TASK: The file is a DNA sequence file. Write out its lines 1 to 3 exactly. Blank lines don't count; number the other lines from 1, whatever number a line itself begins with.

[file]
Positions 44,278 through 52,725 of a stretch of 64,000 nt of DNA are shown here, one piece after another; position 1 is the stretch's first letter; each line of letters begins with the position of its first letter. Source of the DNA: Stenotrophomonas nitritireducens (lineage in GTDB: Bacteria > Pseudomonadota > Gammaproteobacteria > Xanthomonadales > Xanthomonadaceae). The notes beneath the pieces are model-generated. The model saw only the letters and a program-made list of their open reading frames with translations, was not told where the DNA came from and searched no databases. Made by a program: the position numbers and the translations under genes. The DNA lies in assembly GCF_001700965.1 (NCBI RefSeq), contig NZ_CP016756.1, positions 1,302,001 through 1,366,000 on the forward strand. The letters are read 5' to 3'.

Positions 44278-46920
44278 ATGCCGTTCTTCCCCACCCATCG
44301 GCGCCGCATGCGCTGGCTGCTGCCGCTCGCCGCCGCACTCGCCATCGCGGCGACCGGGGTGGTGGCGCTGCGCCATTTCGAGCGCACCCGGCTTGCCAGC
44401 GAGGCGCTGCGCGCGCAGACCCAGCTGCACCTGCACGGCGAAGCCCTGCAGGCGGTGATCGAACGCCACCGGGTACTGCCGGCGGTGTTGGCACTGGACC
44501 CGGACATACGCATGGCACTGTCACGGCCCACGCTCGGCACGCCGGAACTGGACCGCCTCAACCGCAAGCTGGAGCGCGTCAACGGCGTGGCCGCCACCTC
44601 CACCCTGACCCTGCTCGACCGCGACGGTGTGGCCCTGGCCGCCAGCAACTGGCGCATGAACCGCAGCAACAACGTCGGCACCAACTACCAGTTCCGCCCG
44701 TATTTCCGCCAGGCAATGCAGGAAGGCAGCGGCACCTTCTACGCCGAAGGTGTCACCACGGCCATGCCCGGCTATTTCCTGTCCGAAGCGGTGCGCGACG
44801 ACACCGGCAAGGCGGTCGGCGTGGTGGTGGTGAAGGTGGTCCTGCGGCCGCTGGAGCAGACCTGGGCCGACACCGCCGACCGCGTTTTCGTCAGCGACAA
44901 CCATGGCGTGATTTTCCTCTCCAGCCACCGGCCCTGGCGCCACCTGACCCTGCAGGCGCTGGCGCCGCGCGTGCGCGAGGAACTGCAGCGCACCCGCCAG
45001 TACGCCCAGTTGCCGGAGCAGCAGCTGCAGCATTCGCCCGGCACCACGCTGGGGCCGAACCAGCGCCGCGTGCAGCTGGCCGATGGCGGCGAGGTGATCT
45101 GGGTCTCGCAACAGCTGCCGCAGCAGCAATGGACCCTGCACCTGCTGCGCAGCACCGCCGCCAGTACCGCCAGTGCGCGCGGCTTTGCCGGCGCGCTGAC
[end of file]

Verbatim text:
Positions 44,278 through 52,725 of a stretch of 64,000 nt of DNA are shown here, one piece after another; position 1 is the stretch's first letter; each line of letters begins with the position of its first letter. Source of the DNA: Stenotrophomonas nitritireducens (lineage in GTDB: Bacteria > Pseudomonadota > Gammaproteobacteria > Xanthomonadales > Xanthomonadaceae). The notes beneath the pieces are model-generated. The model saw only the letters and a program-made list of their open reading frames with translations, was not told where the DNA came from and searched no databases. Made by a program: the position numbers and the translations under genes. The DNA lies in assembly GCF_001700965.1 (NCBI RefSeq), contig NZ_CP016756.1, positions 1,302,001 through 1,366,000 on the forward strand. The letters are read 5' to 3'.

Positions 44278-46920
44278 ATGCCGTTCTTCCCCACCCATCG